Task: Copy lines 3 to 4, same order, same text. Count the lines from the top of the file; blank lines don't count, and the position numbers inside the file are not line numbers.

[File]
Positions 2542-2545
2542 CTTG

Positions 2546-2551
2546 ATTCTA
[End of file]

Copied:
Positions 2546-2551
2546 ATTCTA